Gregory T. Taylor, Esq.
306-B South 12th St.
P.O. Box 505
Murray, KY 42071
Ph/Fax (270) 761-4558
2010 Kentucky Certificate of Delinquency UpdateDISCLAIMER: I’ve got to start with this first. This is not an exhaustive review of the statutes and is merely for informational purposes. Don’t take it as legal advice. There are still a lot of things to be fleshed out with this but it is good to know what is going on now. The recent overhaul of the Kentucky Certificate of Delinquency laws has resulted in a few more hoops for those of us interested in tax lien investing to jump through. I’ll be referring to the Certificates of Delinquency as “liens” throughout this summary. Here is what has remained the same:
- 12% simple interest rate earned on amount paid for liens
- Interest is accrued at 1% per month with any part of a month counting for the whole month.
- In addition to the interest, tax lien purchasers may collect for expenses incurred in collecting the lien, including:
- $100 administrative fee
- Attorneys fees prior to initiating litigation (Mailing letters, fielding phone calls, generally handling the collection of the liens for a client)
- Up to $350 for liens $350 or below (no more than 100% of cost of lien)
- Up to $560 for liens $700 or below (no more than 80% of cost of lien)
- Up to $700 for liens above $700 (no more than 70% of the cost of lien)
- ALL attorneys fees and costs (providing they are reasonable) involved in foreclosing or otherwise collecting the lien through litigation
- Registration to purchase tax liens.
- Anyone who is going to buy 5 or more liens statewide OR 3 in any one county OR spend more than $10,000 on liens statewide MUST register with the Kentucky Department of Revenue.
- You will have to pay an administrative fee to register to buy the tax liens.
- You will have to be in good standing with regard to taxes owed to the state and prior business record (this is done to prevent some of the predatory tax lien investors from investing in this state again).
- Tax Lien Purchasing Procedure
- The county clerk will now handle the sale of all tax liens. They will no longer be purchased at the Sheriff’s office.
- The Department of Revenue will determine and advertise the dates of the sales in each county and the dates and times will be staggered so that people can purchase liens in multiple counties.
- The dates of the tax sales will fall between July 15 and August 31 of each year and will be advertised at least 30 days in advance in the paper.
- You will have to register at least one week before each with each county clerk in order to buy liens and you will likely have to put an advance deposit down. You may have to pay a registration fee to the clerk for the right to purchase liens at the sale, up to $250.00 per county.
- The county clerks will be allowed to refuse to sell liens involved in litigation or that are likely to be duplicate bills. This will cut down on the amount of liens that are refunded because they are uncollectable.
- The Department of Revenue will determine the purchasing procedure that will be used statewide and it will most likely involve some type of lottery system so that multiple purchasers will have an equal chance of buying liens.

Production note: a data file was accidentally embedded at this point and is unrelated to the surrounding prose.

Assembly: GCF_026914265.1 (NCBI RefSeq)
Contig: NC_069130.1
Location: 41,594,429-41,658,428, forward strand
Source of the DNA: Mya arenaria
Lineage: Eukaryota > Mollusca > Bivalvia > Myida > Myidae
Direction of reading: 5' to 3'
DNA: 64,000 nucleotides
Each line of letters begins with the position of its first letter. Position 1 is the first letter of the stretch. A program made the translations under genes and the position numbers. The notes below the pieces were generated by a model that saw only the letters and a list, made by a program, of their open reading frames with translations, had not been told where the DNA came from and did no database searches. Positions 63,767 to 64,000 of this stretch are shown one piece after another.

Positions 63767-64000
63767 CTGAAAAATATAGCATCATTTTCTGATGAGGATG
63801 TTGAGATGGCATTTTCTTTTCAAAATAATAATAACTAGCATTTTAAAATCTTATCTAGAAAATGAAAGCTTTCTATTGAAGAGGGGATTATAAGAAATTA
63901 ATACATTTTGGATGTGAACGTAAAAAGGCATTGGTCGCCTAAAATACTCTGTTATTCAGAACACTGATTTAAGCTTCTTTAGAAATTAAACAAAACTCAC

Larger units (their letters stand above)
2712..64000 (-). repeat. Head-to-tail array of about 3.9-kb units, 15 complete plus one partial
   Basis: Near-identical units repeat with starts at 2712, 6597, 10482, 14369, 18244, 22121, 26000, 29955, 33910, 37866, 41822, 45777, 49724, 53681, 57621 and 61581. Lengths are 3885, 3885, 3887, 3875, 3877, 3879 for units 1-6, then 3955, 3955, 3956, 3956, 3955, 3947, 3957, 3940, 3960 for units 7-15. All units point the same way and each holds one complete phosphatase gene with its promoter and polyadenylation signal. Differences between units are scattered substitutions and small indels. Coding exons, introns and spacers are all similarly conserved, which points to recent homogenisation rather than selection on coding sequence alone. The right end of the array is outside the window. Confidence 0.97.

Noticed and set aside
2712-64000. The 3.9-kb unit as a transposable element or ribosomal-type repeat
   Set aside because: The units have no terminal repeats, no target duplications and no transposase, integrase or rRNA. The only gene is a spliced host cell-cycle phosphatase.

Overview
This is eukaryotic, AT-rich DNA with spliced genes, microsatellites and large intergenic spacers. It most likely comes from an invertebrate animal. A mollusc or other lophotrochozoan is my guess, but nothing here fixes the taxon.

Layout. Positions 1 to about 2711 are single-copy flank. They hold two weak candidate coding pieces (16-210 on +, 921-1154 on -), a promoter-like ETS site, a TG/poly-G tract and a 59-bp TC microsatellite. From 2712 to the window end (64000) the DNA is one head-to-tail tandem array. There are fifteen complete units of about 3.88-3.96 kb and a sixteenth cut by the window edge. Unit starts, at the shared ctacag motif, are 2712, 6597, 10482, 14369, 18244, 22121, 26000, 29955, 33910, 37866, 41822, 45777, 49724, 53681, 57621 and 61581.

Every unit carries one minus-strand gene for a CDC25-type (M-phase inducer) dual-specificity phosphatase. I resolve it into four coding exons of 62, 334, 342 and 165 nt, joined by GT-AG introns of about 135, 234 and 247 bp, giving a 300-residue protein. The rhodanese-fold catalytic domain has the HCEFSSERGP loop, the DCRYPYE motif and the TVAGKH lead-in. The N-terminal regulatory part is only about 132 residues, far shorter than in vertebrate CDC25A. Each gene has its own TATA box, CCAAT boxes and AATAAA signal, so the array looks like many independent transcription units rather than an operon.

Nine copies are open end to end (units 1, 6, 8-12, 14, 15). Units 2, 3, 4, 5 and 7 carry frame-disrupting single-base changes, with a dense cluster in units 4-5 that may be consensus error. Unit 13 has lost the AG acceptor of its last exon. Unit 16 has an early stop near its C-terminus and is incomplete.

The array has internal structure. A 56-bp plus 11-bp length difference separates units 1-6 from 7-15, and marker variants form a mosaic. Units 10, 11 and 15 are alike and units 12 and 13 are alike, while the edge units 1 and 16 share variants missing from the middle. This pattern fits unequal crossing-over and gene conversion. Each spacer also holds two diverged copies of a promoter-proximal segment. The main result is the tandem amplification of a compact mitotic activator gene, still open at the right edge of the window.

- One person may not represent multiple entities at the tax sale and no related entities shall be allowed to purchase liens. This prevents the big buyers from flooding the sale with their proxies and buying the bulk of the liens.
- If you hold a lien on a property from a prior year, you will be allowed first chance to purchase the lien on the property for the current year.
- Notice Requirements and Collection Procedures on Tax Liens
- Address Collection from PVA – You must do this prior to sending out the letters below.
- i. You must contact the county’s PVA and get the most recent address for each property owner by sending them a list of the property addresses and map numbers on the properties that you purchased liens for at the tax sale.
- ii. The PVA will respond within 10 days and will charge you $2 per address.
- iii. If you send out any of the letters set forth below and they are returned as undeliverable, you MUST re-send (with proof of mailing) the letters to the property address (NOT the owner’s mailing address that you got from PVA) with the letters addressed to “Occupant” within 10 days of having the mail returned to you.
- i. The certificate is a lien of record against the property
- ii. The lien is accruing 12% interest as set forth above
- iii. If the lien isn’t paid, it will be subject to collection as provided by law
- iv. A detailed payoff statement as of the date of the notice, showing purchase price, interest, and fees and costs (including statute references to why those fees and costs are collectible).
- v. Contact information for the lien buyer – Name, physical and mailing addresses, and telephone number.
- vi. YOU LOSE THE RIGHT TO COLLECT YOUR FEES AND INTEREST IF YOU DON’T SEND THESE NOTICES
- i. Before you can initiate foreclosure suit, you have to send out a notice at least 45 days prior to filing suit that lets the taxpayer know that you intend to file suit to collect, ALONG WITH all of the information required in the first letter above. You must send this letter first class with proof of mailing.
- First Letter – You must send a letter out (first class with proof of mailing via the USPS or Affidavit) within 50 days of purchasing the lien that tells the taxpayer the following:
- Foreclosure Notice – You have to wait 1 year before you can foreclose and you must foreclose between the first year and the 11th year after buying the lien.
- If you purchase a duplicate bill or a bill that is otherwise uncollectible, you may apply to the county clerk for a refund and the county clerk will refund your initial payment, but NOT any interest or expenses.